To many it looks like President Obama and First Lady Michelle have a picture-perfect marriage. In a candid interview with New York Times writer Jodi Kantor, the first couple revealed things weren't always so perfect.
Kantor joined Kiran Chetry on CNN’s “American Morning” Friday. Below is an edited transcript of the interview.
Kiran Chetry: You had a very rare opportunity to sit down with both of them for 40 minutes and ask them a lot of personal questions about their marriage. What struck you the most about that interview?
Jodi Kantor: A couple of things. One was just being in the Oval Office, the place that symbolizes executive power and we were talking about things like date night. And another thing, you know, I think the question that elicited the most memorable response was I asked the president and first lady if it's possible to have an equal marriage when one member is president and it was a little tough for the president to answer the question.
Chetry: So how did he answer it?
Kantor: Well, he took a couple tries. I mean, he's normally so eloquent and fluent and he tried once and he tried again and then he said, I have to be really careful about how I answer this question. And Mrs. Obama is looking at him, intently, to see what he's going to say. And finally, she sort of stepped in to say, you know what, in our jobs, we are not equal now, but in our private lives we are.
Chetry: And are they equal, or does she kind of call the shots a little bit more? He has talked about how she's a really, really important person when it comes to getting a read. He jokes that she's the every man and she has some really good insight when she advises him on perhaps how things are going to be received. But is there a clear upper hand in terms of who runs the show?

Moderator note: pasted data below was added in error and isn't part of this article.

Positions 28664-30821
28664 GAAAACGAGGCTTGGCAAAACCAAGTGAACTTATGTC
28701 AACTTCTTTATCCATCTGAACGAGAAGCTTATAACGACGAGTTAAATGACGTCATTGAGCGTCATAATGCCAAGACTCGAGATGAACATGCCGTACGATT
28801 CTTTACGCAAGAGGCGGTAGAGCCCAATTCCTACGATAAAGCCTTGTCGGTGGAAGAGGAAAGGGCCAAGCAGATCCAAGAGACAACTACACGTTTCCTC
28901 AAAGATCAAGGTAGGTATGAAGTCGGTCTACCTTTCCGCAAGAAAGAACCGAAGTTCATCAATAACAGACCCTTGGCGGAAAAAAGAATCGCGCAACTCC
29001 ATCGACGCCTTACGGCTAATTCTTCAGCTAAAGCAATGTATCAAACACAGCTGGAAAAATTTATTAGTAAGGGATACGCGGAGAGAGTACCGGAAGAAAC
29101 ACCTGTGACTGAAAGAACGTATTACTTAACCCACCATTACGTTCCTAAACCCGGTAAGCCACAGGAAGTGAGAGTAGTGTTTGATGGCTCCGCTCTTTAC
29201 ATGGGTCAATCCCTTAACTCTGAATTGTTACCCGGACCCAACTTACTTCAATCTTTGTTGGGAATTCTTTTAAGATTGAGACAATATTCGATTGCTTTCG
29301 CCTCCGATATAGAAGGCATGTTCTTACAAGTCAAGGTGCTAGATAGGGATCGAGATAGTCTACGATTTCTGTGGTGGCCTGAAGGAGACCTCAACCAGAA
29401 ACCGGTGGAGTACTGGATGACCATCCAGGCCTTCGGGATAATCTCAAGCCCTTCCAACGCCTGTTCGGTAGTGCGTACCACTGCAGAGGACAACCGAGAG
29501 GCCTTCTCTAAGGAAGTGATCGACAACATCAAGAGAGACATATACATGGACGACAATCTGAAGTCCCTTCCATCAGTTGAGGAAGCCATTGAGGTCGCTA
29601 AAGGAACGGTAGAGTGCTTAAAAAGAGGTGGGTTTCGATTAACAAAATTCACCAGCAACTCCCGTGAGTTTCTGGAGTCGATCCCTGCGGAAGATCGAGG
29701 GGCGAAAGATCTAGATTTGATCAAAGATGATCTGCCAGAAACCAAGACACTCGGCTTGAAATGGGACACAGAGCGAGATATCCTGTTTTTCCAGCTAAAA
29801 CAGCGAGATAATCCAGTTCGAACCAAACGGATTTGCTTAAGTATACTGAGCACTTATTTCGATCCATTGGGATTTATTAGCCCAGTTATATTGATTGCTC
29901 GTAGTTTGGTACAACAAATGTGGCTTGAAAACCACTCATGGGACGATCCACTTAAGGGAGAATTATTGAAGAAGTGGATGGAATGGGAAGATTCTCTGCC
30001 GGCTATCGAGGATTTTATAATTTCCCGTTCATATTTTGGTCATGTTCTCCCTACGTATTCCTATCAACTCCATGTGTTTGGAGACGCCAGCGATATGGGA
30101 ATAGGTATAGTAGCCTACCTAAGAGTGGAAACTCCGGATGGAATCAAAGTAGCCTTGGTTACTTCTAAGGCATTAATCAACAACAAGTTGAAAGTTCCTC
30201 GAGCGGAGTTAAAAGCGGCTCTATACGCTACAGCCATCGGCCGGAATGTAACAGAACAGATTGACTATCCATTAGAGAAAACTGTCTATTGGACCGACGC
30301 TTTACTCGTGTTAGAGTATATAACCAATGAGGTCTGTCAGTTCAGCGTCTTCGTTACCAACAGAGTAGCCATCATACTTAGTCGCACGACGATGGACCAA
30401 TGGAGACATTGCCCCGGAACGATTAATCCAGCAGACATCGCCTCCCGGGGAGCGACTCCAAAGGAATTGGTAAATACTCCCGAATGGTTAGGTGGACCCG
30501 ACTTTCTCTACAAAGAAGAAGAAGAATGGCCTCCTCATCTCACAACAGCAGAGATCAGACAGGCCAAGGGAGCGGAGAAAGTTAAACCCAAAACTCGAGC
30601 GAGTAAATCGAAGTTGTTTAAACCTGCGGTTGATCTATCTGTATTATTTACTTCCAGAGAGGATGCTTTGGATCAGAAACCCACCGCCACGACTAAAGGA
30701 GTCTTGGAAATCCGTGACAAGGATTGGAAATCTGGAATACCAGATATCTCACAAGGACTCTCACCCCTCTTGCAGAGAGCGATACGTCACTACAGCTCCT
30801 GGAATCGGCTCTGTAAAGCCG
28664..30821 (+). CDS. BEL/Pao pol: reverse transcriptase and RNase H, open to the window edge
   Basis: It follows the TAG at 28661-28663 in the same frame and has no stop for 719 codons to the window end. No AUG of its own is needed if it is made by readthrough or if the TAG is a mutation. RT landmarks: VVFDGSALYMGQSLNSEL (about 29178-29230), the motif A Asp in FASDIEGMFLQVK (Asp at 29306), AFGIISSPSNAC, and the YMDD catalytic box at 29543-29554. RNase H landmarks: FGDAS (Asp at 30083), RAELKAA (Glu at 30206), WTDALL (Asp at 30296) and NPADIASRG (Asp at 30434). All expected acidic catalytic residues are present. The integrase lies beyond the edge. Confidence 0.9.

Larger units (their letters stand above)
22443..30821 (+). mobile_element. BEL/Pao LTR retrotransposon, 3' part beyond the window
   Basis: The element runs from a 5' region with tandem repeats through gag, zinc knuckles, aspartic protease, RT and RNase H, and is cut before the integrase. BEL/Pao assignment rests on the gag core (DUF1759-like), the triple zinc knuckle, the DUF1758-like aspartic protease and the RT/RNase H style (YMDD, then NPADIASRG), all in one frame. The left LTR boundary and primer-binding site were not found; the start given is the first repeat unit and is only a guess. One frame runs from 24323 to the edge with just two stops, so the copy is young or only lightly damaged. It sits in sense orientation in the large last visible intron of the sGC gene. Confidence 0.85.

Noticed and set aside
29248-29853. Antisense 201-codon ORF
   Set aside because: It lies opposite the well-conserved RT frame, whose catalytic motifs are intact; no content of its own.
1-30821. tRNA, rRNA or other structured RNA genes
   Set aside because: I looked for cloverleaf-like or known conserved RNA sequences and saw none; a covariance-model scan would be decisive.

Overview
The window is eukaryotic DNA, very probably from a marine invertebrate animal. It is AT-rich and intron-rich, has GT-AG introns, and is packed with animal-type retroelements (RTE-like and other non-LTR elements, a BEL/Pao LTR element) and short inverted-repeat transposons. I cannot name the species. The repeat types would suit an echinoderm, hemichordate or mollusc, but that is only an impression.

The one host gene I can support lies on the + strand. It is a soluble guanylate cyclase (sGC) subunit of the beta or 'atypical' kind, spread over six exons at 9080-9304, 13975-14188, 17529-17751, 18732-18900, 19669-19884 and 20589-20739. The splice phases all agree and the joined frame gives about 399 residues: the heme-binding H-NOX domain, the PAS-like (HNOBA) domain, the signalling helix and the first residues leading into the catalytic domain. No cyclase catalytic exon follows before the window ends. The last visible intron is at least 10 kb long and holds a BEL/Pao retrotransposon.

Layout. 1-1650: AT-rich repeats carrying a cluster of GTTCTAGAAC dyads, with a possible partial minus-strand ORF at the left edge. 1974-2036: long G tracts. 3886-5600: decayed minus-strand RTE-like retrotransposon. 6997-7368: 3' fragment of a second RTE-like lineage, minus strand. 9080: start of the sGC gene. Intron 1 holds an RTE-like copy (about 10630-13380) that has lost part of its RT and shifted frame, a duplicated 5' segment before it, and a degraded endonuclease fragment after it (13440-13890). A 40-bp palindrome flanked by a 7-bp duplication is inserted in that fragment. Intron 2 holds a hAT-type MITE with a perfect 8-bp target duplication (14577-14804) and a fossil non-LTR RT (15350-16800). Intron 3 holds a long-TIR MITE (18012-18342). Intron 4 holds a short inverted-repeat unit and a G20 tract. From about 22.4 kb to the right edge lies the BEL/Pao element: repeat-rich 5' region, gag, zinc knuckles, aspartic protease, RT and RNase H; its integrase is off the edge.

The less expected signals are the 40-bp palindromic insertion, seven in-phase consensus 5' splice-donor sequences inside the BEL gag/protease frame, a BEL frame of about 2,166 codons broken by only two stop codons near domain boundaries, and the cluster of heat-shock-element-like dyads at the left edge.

Kantor: What's interesting now, is that they're getting into each other's spheres. President Obama didn't live full-time at home for a long time. This is the first time since 1996 that the Obamas are under the same roof. So now he has more of a chance to do some of the domestic duties, and Mrs. Obama, while she's not that involved in administration policy, she does play a political role as first lady. And she's getting more involved in politics.
Chetry: For people who are scratching their heads saying, wait a minute, what do you mean they didn't live under the same roof. He was a state senator, so that would involve him traveling between Springfield and their home in Chicago. And of course he was on the campaign trail too. She talked to you about how she’s just now realizing how much she missed having him there seven days a week.
Kantor: It was the major issue in their marriage for a long time. The absence was incredibly hard to cope with and they say this is their favorite thing about being in the White House. They finally know that they're going to wake up seeing each other every morning.
Chetry: And get a chance to work out together, which is nice. Not a lot of people get to do that. President Obama also talked about the one time, he claims, that he'd been annoyed since being at the White House. And he said that was when he took the first lady out for date night in New York and people made it into a political issue. What else did he tell you about that?
Kantor: He almost gave this poignant soliloquy about it. The Obamas have a long history of date nights. They've been doing it for a long time, to spend time together. And he talked about wanting to take his wife out on a date and how he made her this promise during the campaign and they came to New York and they saw a show and, as we know, they were subject to criticism for using federal money on their own private entertainment. And he talked about how upsetting it was to him that he was just trying to do something nice for his wife and it became political.
Chetry: You also asked them if they ever thought their marriage was going to not work out and whether they sought counseling. How did he answer that?
Kantor: They said they never feared the marriage would actually come to an end, but they did have a serious period of tension in their marriage.
Chetry: And he didn't really answer either way whether they had sought counseling for that?
Kantor: Well, I would urge viewers to go to nytimes.com, read the story, read his answer and see what you think it means.